In a recent piece on XTRA, author Kevin Hurren breaks down the facts on HIV self-testing kits and addresses how this recently approved form of testing can curb HIV transmission rates in Canada.
Dr. Sean Rourke, Neuropsychologist, Scientist and CANFAR Implementation Consultant, lent his perspective for the piece.
“Rourke’s mission to get at least one HIV self-test on the market began five years ago, when he published a white paper on the issue and tried to get the federal government to sign on, with little success. “There was no traction, it was just striking to me. Where was the leadership?”
Getting HIV self-testing kits approved in Canada has been a long-fought battle, with Canada being the last country among G7 nations to finally approve this testing method in November 2020. The fight to end the HIV epidemic in Canada by 2025 (part of the CANFAR 2025 campaign goal) does not end with getting HIV self-testing approved — the next hurdle is getting these tests into the hands of Canadians.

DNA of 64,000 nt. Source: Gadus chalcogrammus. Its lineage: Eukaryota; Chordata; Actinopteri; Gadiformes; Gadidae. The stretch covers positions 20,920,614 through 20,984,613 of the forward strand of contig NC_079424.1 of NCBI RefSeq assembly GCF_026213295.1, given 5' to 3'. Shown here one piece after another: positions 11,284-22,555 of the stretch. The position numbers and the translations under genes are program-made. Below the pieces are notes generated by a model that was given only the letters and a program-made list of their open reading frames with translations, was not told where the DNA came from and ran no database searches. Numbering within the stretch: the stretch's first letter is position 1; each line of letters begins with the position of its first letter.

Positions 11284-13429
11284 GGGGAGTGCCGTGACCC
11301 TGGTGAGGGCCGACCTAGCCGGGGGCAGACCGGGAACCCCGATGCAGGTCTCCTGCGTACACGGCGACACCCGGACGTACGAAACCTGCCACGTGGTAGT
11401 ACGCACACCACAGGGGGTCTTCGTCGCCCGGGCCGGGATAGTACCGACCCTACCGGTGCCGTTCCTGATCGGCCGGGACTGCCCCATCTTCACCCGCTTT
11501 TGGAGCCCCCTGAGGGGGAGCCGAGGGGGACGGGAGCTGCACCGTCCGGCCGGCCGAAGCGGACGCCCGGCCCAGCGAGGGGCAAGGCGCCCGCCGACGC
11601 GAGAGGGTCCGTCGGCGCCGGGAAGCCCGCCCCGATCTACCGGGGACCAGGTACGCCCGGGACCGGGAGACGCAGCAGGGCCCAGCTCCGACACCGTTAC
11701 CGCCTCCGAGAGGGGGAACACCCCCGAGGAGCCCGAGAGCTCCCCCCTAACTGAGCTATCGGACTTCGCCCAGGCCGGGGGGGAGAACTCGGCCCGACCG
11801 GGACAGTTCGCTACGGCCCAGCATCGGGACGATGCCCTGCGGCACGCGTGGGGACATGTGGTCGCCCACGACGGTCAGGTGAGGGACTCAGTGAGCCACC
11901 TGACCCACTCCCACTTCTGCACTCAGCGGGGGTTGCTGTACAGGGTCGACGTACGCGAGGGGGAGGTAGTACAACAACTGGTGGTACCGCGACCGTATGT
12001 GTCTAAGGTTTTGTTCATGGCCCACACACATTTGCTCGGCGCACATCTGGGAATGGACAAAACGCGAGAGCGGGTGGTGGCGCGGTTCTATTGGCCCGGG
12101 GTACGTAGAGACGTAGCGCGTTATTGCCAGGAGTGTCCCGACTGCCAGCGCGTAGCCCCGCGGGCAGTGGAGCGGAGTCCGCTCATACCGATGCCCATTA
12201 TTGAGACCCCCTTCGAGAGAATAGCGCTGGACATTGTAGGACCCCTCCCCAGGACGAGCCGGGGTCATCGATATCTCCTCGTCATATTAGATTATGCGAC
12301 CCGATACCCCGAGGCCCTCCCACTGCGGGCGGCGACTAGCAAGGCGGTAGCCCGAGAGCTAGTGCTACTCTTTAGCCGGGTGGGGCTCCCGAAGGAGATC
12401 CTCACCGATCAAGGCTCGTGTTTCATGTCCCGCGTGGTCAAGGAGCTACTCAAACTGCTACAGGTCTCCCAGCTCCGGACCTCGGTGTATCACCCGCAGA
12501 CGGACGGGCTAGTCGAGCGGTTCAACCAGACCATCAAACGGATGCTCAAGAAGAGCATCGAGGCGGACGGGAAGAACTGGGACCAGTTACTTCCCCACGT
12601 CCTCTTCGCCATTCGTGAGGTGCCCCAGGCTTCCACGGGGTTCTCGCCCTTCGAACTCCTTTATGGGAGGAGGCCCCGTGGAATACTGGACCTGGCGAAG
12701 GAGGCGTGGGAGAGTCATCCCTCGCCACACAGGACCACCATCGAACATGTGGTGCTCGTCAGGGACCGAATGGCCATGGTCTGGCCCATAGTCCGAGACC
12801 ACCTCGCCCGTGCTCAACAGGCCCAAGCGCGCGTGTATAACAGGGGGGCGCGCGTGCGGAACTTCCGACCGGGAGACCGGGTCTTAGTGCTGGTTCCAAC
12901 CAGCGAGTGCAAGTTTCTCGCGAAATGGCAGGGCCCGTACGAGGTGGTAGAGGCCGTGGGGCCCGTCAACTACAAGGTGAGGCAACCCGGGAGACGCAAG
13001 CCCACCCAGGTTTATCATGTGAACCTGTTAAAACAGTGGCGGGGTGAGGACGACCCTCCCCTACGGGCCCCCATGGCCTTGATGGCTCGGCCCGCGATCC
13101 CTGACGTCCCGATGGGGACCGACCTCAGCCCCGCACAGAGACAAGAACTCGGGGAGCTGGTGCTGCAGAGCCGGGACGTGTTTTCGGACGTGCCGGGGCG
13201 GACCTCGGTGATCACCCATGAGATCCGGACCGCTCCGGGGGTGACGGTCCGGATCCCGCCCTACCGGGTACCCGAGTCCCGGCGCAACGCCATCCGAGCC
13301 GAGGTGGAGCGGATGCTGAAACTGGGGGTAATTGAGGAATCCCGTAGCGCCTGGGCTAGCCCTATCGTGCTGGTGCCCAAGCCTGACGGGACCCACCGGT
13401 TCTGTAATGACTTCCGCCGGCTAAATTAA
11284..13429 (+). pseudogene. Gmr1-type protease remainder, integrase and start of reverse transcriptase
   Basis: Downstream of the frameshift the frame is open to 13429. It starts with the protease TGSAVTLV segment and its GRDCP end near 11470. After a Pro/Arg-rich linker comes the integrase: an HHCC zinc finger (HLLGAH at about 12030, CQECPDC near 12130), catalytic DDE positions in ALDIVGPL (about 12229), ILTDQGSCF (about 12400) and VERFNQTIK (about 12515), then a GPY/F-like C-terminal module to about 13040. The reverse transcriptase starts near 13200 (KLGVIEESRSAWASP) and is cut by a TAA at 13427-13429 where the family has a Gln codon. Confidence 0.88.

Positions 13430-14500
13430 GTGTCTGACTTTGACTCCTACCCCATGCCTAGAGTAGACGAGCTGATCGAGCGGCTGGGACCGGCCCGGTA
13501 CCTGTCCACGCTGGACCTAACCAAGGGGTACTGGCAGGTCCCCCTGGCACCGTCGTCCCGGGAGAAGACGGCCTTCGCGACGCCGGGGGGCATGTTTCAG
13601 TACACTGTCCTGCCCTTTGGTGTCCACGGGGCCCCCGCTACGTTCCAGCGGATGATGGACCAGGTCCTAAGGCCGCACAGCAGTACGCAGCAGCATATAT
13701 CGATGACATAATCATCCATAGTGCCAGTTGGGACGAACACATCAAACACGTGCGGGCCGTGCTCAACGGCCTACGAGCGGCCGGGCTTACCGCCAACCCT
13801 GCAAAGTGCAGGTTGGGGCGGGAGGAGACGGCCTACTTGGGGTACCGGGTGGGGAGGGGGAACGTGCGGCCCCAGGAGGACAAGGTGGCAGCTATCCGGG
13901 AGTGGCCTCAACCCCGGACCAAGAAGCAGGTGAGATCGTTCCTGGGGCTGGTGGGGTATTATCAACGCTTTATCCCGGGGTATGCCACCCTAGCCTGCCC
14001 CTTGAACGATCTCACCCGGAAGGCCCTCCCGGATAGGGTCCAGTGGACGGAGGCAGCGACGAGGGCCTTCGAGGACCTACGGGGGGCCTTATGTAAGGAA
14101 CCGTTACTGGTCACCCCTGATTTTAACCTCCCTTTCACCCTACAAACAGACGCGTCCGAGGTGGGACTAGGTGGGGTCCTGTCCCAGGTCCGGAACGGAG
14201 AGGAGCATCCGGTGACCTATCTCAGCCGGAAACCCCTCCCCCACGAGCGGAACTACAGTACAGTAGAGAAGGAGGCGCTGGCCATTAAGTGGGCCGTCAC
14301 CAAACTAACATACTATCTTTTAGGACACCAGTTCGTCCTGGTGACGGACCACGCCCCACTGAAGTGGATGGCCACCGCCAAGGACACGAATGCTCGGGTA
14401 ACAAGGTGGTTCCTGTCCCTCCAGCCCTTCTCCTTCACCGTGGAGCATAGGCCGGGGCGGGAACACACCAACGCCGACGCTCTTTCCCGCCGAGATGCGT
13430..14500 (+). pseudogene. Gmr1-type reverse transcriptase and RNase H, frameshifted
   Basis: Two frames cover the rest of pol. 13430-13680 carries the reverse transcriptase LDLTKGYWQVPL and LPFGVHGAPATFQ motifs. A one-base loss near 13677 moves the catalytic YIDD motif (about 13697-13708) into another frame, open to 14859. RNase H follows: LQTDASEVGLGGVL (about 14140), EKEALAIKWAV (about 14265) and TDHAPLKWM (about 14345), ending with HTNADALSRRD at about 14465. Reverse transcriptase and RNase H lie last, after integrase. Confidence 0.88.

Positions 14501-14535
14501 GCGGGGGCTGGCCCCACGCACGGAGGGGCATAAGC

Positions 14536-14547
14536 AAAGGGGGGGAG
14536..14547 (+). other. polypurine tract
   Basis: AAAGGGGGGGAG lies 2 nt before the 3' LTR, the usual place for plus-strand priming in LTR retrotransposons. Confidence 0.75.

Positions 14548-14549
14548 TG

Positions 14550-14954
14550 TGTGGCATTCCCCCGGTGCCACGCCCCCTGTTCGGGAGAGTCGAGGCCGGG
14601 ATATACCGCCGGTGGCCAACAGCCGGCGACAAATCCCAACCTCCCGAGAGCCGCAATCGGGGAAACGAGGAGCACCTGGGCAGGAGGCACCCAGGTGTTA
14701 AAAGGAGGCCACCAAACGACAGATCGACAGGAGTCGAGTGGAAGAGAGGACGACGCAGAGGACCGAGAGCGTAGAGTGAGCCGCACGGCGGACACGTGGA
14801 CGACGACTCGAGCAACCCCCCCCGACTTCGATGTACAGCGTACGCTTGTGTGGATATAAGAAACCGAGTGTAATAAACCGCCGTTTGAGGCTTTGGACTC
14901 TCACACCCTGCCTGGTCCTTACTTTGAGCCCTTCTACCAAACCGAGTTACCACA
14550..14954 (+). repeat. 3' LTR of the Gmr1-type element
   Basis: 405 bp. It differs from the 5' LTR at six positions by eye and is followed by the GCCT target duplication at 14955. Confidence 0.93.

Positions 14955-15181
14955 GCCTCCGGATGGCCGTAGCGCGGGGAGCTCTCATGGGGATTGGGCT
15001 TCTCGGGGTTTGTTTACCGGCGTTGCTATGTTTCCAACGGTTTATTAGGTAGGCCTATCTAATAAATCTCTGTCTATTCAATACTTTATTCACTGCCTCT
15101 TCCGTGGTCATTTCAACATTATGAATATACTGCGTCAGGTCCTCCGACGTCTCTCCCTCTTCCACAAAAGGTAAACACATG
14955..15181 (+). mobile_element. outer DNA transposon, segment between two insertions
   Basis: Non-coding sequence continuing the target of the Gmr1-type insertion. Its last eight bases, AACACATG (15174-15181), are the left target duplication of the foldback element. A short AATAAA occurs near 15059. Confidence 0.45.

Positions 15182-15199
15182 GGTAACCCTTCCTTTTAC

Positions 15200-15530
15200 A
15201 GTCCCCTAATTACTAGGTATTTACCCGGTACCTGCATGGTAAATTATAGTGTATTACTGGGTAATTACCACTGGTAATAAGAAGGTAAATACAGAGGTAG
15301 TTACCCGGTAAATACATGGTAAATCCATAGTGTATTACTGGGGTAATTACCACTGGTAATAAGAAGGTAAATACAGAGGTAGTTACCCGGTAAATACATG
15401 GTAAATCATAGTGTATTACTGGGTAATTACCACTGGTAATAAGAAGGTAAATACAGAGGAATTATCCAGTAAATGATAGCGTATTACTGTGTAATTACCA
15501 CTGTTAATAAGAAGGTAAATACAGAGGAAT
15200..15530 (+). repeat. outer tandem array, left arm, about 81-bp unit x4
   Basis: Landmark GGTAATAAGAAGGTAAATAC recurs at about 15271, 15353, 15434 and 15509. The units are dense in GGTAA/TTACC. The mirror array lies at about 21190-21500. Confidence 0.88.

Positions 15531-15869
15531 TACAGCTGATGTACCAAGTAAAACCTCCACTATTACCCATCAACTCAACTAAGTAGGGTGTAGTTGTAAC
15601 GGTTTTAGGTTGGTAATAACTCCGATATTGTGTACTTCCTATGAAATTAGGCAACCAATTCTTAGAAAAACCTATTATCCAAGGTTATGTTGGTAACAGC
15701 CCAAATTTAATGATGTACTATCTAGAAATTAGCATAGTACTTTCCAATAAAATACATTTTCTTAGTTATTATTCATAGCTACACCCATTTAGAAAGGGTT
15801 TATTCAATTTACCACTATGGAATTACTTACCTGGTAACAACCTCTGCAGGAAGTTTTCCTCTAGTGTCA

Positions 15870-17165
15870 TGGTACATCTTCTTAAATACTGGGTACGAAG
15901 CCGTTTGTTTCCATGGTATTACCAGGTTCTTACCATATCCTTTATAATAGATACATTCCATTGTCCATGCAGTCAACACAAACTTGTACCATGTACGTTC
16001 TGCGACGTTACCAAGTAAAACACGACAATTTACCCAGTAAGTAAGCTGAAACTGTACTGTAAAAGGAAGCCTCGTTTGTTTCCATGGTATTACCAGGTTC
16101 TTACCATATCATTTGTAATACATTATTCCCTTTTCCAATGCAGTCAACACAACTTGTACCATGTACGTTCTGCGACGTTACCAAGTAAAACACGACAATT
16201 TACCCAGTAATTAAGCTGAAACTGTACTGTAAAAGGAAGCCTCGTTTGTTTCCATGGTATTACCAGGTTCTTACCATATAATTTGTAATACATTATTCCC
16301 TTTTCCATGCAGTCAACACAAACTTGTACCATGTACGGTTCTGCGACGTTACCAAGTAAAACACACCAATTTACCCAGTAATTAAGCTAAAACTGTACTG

There are two major obstacles to overcome: cost and design/functionality of the tests.
Considering it can be difficult for susceptible populations to afford the test kits, the Government of Canada must subsidize these tests (as other countries have done) to maximally reap its benefits.
“Governments will say we don’t have money to pay for it. Well, find a way. We have undiagnosed Canadians that will die if they don’t get treatment. It’s your job to actually help with this.”
The second obstacle, design and functionality of the HIV self-testing kits, is another example of an instance where government intervention is required. A superior test is available (one that requires a cheek swap instead of a finger prick) but it is not available for sale in Canada. Experts say this type of test is less intimidating and by extension, has the potential to be used by a greater amount of people, yet it is unavailable.
“HIV is not over yet, the numbers are not going down. We have the tools, it’s about doing the right things. We can change this.”